He shot 54.5% from the field in 2013-14.

How good is that?

Well… It represents the best shooting season for any shooting guard in the past 31 years. It represents the second best shooting season for any shooting guard who averaged double-digit points of all time. It represents the third best shooting season for any starting shooting guard of all time. And it represents the fourth best shooting season for any shooting guard of all time.

That bears repeating: Dwyane Wade just produced the best shooting season for any shooting guard in the past 31 years, and the fourth best in NBA history!  Read more…

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Miami Heat Sign Justin Hamilton, Release DeAndre Liggins

March 14th, 2014 1 comment

Many of the mid-season maneuverings by Pat Riley and the Miami Heat have appeared somewhat erratic, confused and questionable. But did they, accidentally or otherwise, end up in the right place? That’s for you to decide.

On Jan. 7, former All-Star center Andrew Bynum was released by the Chicago Bulls. Upon being waived, he expressed an immediate interest in joining the Heat.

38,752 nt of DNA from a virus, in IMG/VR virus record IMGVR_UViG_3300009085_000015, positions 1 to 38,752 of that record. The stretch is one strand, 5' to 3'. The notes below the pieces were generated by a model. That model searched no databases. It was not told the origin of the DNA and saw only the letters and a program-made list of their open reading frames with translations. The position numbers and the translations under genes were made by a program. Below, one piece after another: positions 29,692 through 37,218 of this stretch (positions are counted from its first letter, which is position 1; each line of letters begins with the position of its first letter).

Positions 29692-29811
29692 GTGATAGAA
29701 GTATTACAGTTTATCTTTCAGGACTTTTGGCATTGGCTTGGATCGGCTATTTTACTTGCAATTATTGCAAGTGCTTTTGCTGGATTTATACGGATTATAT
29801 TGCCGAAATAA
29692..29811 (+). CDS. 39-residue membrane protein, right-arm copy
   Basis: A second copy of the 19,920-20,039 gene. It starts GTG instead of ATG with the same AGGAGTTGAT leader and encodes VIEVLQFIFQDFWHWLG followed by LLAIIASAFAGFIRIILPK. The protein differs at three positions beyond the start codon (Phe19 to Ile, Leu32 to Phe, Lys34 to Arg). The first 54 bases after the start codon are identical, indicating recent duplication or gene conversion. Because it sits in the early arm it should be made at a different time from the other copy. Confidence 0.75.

It seemed inevitable. The Heat had a definitive need at the position. They had the non-guaranteed contract of Roger Mason Jr., which could’ve been terminated at no further cost to the Heat, to release in order to free up the necessary roster spot. They had the financial wherewithal to get a deal done, having traded away Joel Anthony in a financially-motivated move that saved the Heat far more than Bynum was sure to cost. They had a player in Bynum who, when healthy and properly motivated, provides exactly what this Heat team needs.